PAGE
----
"I just encourage them to do their personal best," Akers said.
Students in Bobbi Blubaugh's fifth-grade class agreed with Akers' assessment of her teaching style.
"If you're trying to do something ... she'll cheer you on and say, 'You can do it,'" Cadi Robinson said.
"If you do good and stuff, she'll compliment you," Sierra Robertson said.
"She never gives up on you. If you can't do something, she'll say, 'Why don't you give it another try?'" Courtney Baird said.
'Tour de Fairview'
Recently, the children participated in the "Tour de Fairview," a points-based program mimicking the Tour de France bike race. Two courses, one flat and one hilly, have colored flags up for grabs.
"Those kids worked their tails off. You would've thought those flags were pieces of gold," Akers said.
Some of Akers' games have transcended from her class, with students playing favorites like Pac-Man (an activity similar to tag) at recess or home. Many rules for play are designed in a way that involves children regardless of their skill level.
Games like Ultimate Comet Ball and Oops! encourage cooperation to the point where a team cannot win until the ball has been passed to everyone, Akers said.
"No matter what you teach (from a more traditional gym curriculum), you have kids who feel left out because they're not good at it," Akers said, noting that she does offer units on timeless games like basketball and field hockey.
She said scores only seem to become important to children in fifth and sixth grades.
"I start seeing that competition, (so I remind them that) we're all out there to exercise, learn some games and have fun," Akers said.
Even the stretching and warm-up period has morphed from the basics that Akers personally hated as a child. An example of one her retooled warm-ups are themed scavenger hunts in which students run to gather clues.
"They're running their little hearts out, and they don't even realize it," said Akers, who has taught at Fairview for nine years of her 12-year career.
Akers mentions the high scores achieved on this spring's Presidential Physical Fitness Tests in one breath, then happily talks about the students who didn't necessarily score well in another.
"I'm just as proud of the kids who don't complain. Also, that is one time you'll see the kids who finish early going back and running with the other kids," Akers said.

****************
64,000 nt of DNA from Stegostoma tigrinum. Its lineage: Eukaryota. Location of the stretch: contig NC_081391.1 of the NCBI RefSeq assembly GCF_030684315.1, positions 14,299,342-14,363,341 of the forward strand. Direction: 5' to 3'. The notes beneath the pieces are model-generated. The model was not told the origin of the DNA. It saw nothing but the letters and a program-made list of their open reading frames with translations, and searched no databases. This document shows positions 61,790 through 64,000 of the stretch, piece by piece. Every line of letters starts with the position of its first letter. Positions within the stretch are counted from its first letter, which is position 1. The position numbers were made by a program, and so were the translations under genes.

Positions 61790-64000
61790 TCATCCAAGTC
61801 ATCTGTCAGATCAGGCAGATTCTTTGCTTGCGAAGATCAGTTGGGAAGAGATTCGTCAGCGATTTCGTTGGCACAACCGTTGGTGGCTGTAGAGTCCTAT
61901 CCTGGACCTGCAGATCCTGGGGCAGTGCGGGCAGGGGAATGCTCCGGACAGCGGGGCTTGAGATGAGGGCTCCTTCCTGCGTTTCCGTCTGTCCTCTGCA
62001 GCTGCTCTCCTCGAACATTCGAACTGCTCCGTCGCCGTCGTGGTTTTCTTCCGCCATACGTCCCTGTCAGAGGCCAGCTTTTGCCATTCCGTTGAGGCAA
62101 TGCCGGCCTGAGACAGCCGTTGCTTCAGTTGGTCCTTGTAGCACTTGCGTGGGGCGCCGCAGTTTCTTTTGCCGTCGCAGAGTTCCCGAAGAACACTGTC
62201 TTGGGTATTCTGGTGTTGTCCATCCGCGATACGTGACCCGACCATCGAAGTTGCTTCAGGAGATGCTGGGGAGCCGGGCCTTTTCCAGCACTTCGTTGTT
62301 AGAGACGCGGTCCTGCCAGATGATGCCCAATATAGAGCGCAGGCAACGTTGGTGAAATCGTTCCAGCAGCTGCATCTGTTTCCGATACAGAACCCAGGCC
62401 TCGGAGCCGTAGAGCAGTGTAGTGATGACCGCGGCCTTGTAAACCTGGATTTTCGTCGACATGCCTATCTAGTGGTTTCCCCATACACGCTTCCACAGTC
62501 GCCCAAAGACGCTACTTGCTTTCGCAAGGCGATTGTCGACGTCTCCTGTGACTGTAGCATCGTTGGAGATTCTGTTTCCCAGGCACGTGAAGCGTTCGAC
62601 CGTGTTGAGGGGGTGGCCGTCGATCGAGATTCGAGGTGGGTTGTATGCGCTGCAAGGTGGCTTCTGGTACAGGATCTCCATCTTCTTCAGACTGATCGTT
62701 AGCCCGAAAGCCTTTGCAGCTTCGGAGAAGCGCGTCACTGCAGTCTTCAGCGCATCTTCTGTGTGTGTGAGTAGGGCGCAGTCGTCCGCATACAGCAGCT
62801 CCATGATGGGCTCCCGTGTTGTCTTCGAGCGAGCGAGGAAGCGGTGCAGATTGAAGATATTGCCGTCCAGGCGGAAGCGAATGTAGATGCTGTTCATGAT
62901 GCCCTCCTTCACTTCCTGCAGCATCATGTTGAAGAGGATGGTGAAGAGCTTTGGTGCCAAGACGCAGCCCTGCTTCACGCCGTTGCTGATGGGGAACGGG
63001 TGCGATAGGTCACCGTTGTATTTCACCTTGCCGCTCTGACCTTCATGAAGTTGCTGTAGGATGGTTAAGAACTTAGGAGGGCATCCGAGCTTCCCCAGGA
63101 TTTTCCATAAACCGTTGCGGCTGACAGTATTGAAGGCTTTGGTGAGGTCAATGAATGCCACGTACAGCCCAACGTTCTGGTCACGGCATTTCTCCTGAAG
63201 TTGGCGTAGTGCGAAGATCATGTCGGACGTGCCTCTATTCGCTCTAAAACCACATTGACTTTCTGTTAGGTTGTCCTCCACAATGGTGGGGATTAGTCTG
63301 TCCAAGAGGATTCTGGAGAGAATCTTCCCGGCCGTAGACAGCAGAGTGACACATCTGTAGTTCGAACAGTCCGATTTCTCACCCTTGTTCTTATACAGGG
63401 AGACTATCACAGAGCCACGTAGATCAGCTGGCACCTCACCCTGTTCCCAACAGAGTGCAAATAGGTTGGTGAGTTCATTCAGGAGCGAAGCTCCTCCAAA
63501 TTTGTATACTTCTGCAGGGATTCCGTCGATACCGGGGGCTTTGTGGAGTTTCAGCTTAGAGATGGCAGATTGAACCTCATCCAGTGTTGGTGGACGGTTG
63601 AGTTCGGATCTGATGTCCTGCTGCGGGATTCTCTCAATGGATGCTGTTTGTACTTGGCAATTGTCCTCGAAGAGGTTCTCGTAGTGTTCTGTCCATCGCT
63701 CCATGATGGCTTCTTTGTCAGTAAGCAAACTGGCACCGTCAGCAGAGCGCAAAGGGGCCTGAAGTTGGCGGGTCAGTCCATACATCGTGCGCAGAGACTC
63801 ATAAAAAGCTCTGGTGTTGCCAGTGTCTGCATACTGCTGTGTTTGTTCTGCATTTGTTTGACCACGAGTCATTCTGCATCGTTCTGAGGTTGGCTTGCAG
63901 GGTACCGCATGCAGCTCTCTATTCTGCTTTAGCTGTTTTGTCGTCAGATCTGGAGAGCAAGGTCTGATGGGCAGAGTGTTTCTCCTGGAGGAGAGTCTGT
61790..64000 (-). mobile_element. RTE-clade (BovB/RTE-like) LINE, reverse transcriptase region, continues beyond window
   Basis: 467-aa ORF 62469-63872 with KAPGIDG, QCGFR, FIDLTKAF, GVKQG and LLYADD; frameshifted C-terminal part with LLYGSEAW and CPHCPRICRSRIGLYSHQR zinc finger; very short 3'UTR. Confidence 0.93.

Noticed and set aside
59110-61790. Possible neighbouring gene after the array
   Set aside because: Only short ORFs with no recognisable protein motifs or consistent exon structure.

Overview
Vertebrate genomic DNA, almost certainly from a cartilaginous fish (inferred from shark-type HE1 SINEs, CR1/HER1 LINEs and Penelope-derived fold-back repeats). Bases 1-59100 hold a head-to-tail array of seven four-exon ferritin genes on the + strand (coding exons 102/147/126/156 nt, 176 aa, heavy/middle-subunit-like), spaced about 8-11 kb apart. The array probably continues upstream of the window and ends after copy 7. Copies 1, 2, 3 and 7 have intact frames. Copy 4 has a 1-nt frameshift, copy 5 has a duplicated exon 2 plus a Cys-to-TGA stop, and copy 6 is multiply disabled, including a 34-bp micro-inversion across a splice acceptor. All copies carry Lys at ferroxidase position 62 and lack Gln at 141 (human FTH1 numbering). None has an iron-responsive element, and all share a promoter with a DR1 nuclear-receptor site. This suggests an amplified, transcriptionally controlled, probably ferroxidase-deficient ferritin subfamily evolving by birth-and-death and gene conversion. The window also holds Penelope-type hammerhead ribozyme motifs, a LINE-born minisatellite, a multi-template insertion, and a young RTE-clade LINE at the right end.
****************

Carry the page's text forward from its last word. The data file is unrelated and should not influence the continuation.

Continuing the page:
Akers took on the Character Counts! program as part of her curriculum for 2007-08.
The character education program addresses the topics of trustworthiness, respect, responsibility, fairness, caring and citizenship.
Those "pillars of character" have allowed Akers to ask students what traits they should be demonstrating in certain instances, as well as what traits they were not using when they misbehaved.
"Just in phys ed, I reinforce them all the time. They're so nice to have," Akers said.
An attempt to promote fitness outside gym class comes in the form of activity calendars. Recorded time spent exercising can translate into extra credit for students, who only have Akers' 40-minute class once every four days.
"My younger kids are all into the calendars. The interest just isn't there for the older kids," Akers said.
That perplexes the 1992 Waynesboro Area Senior High School graduate who describes herself as an outdoors person.
"I think too many kids go home and flop down to watch TV or play video games," Akers said.
Akers said she finds herself reminding students that "exercising is not comfortable."
"I have girls who say, 'Ew, Mrs. Akers, I'm sweating.' I say, 'That's a good thing. That's your body's natural air conditioning,'" she said.
Courtney, Cadi and Sierra had few complaints about physical education class, saying in perfect unison that "it's fun." Like Akers, they fancy themselves females who belong outdoors.
"Usually I go outside and play with my friends. We play basketball or tag," Sierra said.
Cadi said she likes to climb trees or run around with her dog when not playing soccer, while Courtney best enjoys playing football with her brother or chasing neighbors with water guns.
The girls said they understand the value of staying fit.
"You could get sick," Cadi said. "Some people are too fat, and they can't walk."